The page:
A Brief But Necessary Guide To E-Laughter

According to a new study put out by Facebook, “haha” has replaced “LOL” in ubiquity and frequency of use online. The study was prompted by this piece in the New Yorker, which sought to parse out the ways we communicate virtual laughter. The findings are actually kind of horrifying. “Haha” constitutes nearly 50 percent of all laughs that occur on Facebook. “LOL,” clearly the superior method of conveying your bemusement or genuine amusement, is falling out of favor, relegated to the outer fringes of Facebook — you know, like your mom and her book club, who possibly think it actually means “lots of love.”

Listen, we know that things get confusing. But look at this graph. Do you want to live in a world where “hehe” is more prevalent in use than “lol”? Imagine that world. It’s bleak.

FACEBOOK LAUGHTER CHART

Luckily, we are here to help. E-laughter is tricky! As society hurtles towards a model where everyone communicates via a shiny, smooth sheet of glass hooked up to WiFi, we must learn to navigate these tricky new terrains with grace and decorum. This is the only guide you need.

hahahaha: If I were not in a setting that required absolute silence, I would titter once. Perhaps a snort. Because I am at work, interpret these “hahahahahas” as the best, most melodious version of my actual laugh.

Alternative Uses: As a space-filler; as a way to make sure that you’ve responded appropriately in a group text.

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haha: I know you’re expecting a laugh out of that carefully crafted joke, but sadly, I didn’t think it was funny. However, I find it appropriate/necessary to fill the silence somehow, so this is what you get.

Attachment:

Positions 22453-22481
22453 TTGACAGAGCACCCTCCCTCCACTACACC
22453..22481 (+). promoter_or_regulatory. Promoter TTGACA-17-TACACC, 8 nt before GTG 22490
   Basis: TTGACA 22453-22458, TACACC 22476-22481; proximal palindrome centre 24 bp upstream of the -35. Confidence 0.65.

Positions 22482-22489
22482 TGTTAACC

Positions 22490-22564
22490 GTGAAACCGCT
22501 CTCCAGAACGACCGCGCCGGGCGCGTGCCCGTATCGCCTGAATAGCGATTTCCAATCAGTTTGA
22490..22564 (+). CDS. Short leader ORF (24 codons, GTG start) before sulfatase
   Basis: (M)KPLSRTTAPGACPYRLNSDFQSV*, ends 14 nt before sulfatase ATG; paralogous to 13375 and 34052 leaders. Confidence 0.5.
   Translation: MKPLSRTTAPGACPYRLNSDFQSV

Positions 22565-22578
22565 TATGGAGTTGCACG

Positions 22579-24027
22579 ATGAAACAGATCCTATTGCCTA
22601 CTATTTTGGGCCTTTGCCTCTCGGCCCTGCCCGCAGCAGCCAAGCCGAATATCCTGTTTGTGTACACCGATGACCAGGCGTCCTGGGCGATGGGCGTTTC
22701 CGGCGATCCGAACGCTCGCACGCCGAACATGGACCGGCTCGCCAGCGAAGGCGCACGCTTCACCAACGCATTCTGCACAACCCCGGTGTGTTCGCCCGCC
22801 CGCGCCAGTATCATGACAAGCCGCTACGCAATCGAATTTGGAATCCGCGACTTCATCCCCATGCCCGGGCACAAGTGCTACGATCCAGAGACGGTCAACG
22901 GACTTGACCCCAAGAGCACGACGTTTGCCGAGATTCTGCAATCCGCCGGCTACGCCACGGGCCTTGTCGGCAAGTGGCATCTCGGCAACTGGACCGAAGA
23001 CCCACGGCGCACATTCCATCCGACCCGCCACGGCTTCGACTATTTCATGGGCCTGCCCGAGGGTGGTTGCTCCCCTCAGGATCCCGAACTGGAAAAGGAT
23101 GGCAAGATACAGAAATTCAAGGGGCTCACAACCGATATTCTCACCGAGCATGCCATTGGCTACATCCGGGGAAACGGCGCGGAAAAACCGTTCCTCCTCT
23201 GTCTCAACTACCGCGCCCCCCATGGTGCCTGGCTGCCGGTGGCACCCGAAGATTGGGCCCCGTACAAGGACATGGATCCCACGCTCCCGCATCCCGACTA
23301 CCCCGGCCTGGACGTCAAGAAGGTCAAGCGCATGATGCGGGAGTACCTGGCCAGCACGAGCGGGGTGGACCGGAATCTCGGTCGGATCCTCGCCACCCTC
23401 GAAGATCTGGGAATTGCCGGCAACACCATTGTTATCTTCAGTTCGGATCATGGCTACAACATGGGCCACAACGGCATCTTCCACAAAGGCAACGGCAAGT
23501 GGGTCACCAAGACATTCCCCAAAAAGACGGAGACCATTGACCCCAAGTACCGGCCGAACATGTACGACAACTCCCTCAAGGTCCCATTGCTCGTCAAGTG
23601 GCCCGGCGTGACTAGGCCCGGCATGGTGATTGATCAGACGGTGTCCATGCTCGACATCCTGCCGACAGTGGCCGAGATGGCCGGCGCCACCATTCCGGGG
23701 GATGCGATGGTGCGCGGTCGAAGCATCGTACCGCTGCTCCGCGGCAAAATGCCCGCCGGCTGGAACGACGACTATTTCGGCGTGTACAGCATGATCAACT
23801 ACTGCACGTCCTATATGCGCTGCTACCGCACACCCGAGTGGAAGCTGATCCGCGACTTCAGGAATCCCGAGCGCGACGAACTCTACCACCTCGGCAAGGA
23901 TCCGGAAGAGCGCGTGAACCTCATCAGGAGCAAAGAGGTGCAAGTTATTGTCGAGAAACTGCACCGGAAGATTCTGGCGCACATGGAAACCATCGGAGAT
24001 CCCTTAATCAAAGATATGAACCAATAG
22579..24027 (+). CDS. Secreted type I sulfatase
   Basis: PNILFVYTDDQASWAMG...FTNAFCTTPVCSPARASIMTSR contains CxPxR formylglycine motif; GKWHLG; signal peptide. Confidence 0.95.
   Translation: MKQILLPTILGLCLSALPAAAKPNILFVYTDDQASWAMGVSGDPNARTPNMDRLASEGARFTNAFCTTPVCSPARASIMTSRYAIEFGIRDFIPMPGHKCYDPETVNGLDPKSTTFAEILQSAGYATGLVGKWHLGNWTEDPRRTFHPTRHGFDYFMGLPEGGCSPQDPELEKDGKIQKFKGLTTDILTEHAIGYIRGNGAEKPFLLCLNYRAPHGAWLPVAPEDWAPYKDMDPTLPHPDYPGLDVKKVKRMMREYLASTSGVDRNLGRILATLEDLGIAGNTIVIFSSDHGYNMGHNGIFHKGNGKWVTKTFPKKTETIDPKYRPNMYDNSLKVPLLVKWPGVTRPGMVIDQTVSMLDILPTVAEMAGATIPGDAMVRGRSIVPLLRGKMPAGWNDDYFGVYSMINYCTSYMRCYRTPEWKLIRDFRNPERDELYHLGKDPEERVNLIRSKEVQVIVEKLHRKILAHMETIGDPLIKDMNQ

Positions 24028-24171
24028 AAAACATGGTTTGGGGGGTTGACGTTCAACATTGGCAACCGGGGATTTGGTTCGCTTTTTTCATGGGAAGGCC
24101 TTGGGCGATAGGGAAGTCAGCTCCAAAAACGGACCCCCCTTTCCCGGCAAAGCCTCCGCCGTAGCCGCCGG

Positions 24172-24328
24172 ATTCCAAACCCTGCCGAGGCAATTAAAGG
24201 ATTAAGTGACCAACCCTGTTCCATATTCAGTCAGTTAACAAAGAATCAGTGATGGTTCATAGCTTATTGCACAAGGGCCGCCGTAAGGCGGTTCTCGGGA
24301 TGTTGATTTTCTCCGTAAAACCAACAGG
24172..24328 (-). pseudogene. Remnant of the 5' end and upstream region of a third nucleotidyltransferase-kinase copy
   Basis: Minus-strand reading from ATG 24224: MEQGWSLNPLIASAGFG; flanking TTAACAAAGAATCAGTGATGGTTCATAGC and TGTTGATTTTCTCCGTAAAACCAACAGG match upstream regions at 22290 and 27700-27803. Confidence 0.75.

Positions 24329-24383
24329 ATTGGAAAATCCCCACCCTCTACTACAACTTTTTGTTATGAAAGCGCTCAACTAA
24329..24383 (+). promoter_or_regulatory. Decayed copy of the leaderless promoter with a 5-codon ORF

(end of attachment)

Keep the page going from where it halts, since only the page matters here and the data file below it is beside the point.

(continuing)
Alternative Uses: Breaking a silence; responding to a lame Tinderoni’s jokes while you’re watching TV.

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ahaha: I am sort of weird or socially out of touch. I post lots of inspiring quotes, many of which are incorrectly attributed to Marilyn Monroe or Eckhart Tolle or MLK, on Facebook. Or, I meant to type an “h” at the beginning but didn’t press hard enough and this is a typo.

Alternative Uses: A subtle jab at the weird, socially out of touch person who uses “ahaha” sincerely.

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lol/LOL: We are having a very serious conversation and I have said something that will probably offend you if not buffered with a hint of levity. Alternately, I’m making an attempt at self-deprecation and would like to blanket this statement that I’ve just said in something that strips the seriousness away, for just a moment.

Alternative Uses: I am your mother. I think this means “lots of love.”

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ha: I really fucking hate you, but I feel compelled to respond. Also, maybe we were having a serious conversation and whatever it is that you just said made me stop seething to consider laughing but whatever, man.

Alternative Uses: If an exclamation point is appended to the end, please understand that we are most likely in a fight and that I’m using this as a way to prevent myself from screaming.

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LMAO/ROFL: I’m texting with a teen. Or, I am engaging with my fellow commenters on the message board I visit to read consumer reviews of my vape.

Alternative Uses: None, sorry.

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hehehe: The “a” key is broken on my keyboard. I have just told a relatively ribald joke. I am communicating laughter that is raunchy.

Alternative Uses: If you’re really bad at sexting, use this instead of the eggplant emoji.

*****

HAHAHAHAHSKHDFHAHAHAHA, hahahahakdflkdjfka, HAAAAAAAHHHHH: I actually laughed out loud, probably too loud for the space I’m in. My mother/roommate/friend/significant other has looked up from making dinner or whatever and asked what I’m doing that’s so funny. Maybe I slapped my knee once or twice.

Alternative Uses: What you’ve just said to me is so preposterous that this raucous, nonsensical string of characters is the only way I can properly express my feelings.

Image via the insanely talented and wonderful AnimatedText Tumblr.